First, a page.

I write all of the following as legal counsel for Mr. Chad Watkins. None of the information in this post is privileged, of course. Rather, it is information that needs to be known so that anyone who cares about this matter is fully informed about what is going on in Harrison, Arkansas. It’s not pretty.
Around October 15, 2013, a billboard reading “Anti-Racist is a Code Word for Anti-White” went up in Harrison on the 62/65 bypass. Because anyone with any sense would find that message stupid at best and disgusting at worst, and because most people don’t expect white-supremacist messaging to appear alongside the highway, the sign quickly drew national attention.
Early on November 29, according to police reports, a witness saw several people vandalizing the sign and called police. The witness provided the description and license number of a truck seen near the sign at the same time. On December 19, Chad Watkins of Harrison was arrested and charged with criminal mischief for allegedly having vandalized the sign, based solely on the description of his truck.
For whatever reason, the billboard’s owner, Claude West, has refused to say who rented the billboard. Rather, West and the billboard’s anonymous lessee have issued statements to the effect that the sign is about free speech, not about racism. Because West won’t release the name of the sign’s lessee, we’re left to dig around and see what we can piece together.
For instance, we know that Thomas Robb, national director of the Knights of the Ku Klux Klan, lives near Harrison in Zinc, AR, and uses a Harrison P.O. Box for his KKK-related business. We also know that Robb posted on his Facebook page, just days before the sign went up in Harrison:
Once the sign went up, Robb was (predictably) vocal in his support of the message and of Mr. West.
On their own, Robb’s series of Facebook posts probably don’t prove that he had anything to do with the sign. After all, while I had not previously heard the sign’s message before (mainly because you don’t often see it on the side of the road), it is apparently “a phrase often used by white nationalists, white separatists, white supremacists and their ilk.” So it would make sense that Robb would crow about the message, regardless of who put it there.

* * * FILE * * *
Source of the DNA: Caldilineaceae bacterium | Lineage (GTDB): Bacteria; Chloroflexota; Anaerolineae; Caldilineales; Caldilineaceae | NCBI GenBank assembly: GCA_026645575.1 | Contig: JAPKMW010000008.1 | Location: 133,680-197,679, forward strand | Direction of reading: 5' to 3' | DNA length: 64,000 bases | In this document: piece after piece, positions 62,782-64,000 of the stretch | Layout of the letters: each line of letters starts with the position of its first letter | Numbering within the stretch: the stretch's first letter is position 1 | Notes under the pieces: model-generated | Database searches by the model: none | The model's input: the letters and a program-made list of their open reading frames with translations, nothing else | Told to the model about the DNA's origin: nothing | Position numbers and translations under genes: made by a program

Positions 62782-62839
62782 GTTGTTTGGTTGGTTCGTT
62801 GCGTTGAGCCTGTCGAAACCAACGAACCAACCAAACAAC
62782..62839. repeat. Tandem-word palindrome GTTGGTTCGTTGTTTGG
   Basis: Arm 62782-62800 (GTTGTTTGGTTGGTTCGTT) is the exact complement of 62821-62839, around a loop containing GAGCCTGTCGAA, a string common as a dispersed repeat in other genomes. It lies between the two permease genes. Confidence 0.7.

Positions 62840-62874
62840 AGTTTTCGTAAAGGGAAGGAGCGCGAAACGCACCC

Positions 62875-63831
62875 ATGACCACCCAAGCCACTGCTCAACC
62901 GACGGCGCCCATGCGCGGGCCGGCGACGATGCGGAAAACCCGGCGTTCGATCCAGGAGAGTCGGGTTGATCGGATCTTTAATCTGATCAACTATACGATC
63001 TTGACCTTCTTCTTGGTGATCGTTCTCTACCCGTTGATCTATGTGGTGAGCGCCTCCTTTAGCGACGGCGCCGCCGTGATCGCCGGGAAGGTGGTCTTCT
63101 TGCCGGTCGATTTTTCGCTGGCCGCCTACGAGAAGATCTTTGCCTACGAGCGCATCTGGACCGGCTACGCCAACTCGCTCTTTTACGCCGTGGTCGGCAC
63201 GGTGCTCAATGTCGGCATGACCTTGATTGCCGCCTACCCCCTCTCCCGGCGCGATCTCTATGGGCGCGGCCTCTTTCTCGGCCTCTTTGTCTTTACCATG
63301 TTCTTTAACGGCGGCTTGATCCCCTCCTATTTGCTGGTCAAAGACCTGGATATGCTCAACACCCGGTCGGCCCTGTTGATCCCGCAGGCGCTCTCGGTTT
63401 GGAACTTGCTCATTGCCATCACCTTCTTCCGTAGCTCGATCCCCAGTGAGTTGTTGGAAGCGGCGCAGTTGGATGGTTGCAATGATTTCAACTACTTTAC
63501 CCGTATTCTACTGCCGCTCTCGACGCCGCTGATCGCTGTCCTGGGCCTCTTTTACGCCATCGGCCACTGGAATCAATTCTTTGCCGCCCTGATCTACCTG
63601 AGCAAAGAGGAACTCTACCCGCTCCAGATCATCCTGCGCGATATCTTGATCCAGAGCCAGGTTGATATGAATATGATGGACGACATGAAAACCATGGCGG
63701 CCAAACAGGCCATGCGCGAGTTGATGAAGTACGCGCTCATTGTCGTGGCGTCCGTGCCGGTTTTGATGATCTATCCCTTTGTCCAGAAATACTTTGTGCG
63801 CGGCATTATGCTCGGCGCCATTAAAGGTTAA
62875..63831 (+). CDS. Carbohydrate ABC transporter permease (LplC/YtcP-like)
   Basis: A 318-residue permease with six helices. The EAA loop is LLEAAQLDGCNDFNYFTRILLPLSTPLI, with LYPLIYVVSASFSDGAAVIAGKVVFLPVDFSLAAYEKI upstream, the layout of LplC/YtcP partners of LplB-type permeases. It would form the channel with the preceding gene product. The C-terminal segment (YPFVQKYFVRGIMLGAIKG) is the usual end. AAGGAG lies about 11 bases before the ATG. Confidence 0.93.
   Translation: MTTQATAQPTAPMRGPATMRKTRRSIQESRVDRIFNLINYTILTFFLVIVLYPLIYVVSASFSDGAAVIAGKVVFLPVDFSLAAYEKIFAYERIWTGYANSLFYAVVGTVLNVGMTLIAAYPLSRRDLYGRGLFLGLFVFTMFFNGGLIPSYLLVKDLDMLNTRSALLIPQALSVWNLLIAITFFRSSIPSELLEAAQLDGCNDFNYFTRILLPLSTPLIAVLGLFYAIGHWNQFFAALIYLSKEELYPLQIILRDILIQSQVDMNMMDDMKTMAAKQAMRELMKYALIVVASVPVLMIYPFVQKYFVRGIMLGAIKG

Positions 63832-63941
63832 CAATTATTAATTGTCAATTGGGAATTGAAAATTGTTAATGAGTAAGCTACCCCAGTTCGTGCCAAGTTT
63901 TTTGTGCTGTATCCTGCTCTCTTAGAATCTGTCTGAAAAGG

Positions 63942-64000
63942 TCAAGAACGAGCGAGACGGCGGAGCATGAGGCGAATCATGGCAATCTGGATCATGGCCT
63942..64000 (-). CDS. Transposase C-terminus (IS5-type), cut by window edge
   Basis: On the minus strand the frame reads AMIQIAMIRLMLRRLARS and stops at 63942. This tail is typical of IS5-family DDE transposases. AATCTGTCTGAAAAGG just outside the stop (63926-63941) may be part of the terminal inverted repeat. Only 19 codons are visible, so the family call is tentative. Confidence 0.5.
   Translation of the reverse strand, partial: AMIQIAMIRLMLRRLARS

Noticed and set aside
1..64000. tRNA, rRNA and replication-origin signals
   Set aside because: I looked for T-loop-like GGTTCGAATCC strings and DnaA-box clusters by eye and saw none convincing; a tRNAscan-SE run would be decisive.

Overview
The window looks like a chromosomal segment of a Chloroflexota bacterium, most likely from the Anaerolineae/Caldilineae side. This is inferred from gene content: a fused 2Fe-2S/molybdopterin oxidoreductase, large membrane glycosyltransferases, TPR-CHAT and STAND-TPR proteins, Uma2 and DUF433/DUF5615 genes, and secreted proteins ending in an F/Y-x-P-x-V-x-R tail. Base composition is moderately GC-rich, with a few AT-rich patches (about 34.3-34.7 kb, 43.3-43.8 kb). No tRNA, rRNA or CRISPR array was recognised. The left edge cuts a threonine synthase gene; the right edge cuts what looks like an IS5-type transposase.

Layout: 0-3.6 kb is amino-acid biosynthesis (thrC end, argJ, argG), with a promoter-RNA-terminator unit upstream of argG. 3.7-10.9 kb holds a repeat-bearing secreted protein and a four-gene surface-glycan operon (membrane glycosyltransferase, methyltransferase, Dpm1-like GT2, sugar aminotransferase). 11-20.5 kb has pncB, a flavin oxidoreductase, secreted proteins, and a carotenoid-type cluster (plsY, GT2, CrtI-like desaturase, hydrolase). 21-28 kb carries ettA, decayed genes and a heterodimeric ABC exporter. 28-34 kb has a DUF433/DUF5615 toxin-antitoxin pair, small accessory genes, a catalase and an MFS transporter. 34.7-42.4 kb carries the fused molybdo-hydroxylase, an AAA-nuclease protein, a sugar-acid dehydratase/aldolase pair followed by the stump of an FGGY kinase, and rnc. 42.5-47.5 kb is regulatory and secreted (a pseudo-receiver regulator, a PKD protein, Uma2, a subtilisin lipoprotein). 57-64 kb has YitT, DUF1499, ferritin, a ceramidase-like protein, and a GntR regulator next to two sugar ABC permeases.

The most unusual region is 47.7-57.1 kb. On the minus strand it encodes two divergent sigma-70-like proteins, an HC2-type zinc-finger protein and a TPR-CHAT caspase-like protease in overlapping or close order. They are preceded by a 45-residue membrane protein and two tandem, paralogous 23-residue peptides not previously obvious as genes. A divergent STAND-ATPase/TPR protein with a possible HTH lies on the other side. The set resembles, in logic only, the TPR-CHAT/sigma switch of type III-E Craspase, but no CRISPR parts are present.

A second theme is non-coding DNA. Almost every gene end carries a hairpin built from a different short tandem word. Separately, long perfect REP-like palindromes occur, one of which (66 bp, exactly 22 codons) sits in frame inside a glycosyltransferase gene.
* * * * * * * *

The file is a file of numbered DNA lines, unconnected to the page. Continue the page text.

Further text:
More telling, however, is this: around the 14:30 mark of his “This Is The Klan” video, Robb referred to Chad Watkins by first name, saying that he didn’t want to use the last name so he wouldn’t get sued, but stressing, “we know it was you, Chad!” That video has since been removed, but here are screen shots showing title screen and the date the video originally went up:
If Chad Watkins wasn’t arrested until December 19, and the arrest warrant paperwork wasn’t submitted by City Attorney Van Younes until December 16 at the earliest (by Younes’ own admission), how could Thomas Robb have known Watkins’ name on December 6? After all, even journalists in Harrison, who were covering the billboard story as it unfolded and were actively seeking to figure out who was responsible, were unaware of Watkins’ alleged role until after Watkins was arrested.
Yet the head of the KKK knows the identity of a suspect more than a week before the city attorney has even made a charging decision and filed the necessary paperwork. How does this happen? The most likely — and by far the most unsettling — answer is that someone in the Harrison Police Department took it upon him- or herself to leak this information to Robb or to someone who funneled it to Robb.
If that seems far-fetched, you must be unfamiliar with Harrison, Arkansas.
Confederate flags aren’t hard to find and, until recently, neither was a moveable barbecue joint called Kracker’s. That smoker has since disappeared, unlike the Ku Klux Klan, which reinforced Harrison’s racist legacy. The leader of a Klan group called the Knights Party lives outside Harrison and maintains a post office box in the city.
“What do you want to do, run him out?” asked Mel Chaney, who lives south of Harrison. Chaney, who is white, said he had never seen any signs of racism in town. Neither had Bill Sloss, who is also white.
“How can it be a racist town if there’s no blacks here?” Sloss asked.
Others disagree. Rumors of discrimination persist here: a restaurant refusing to serve a black man, racial slurs that roll off people’s tongues.
“The reality is that Harrison remains today something of a gathering point for white supremacists,” said Mark Potok, a senior fellow at the Southern Poverty Law Center.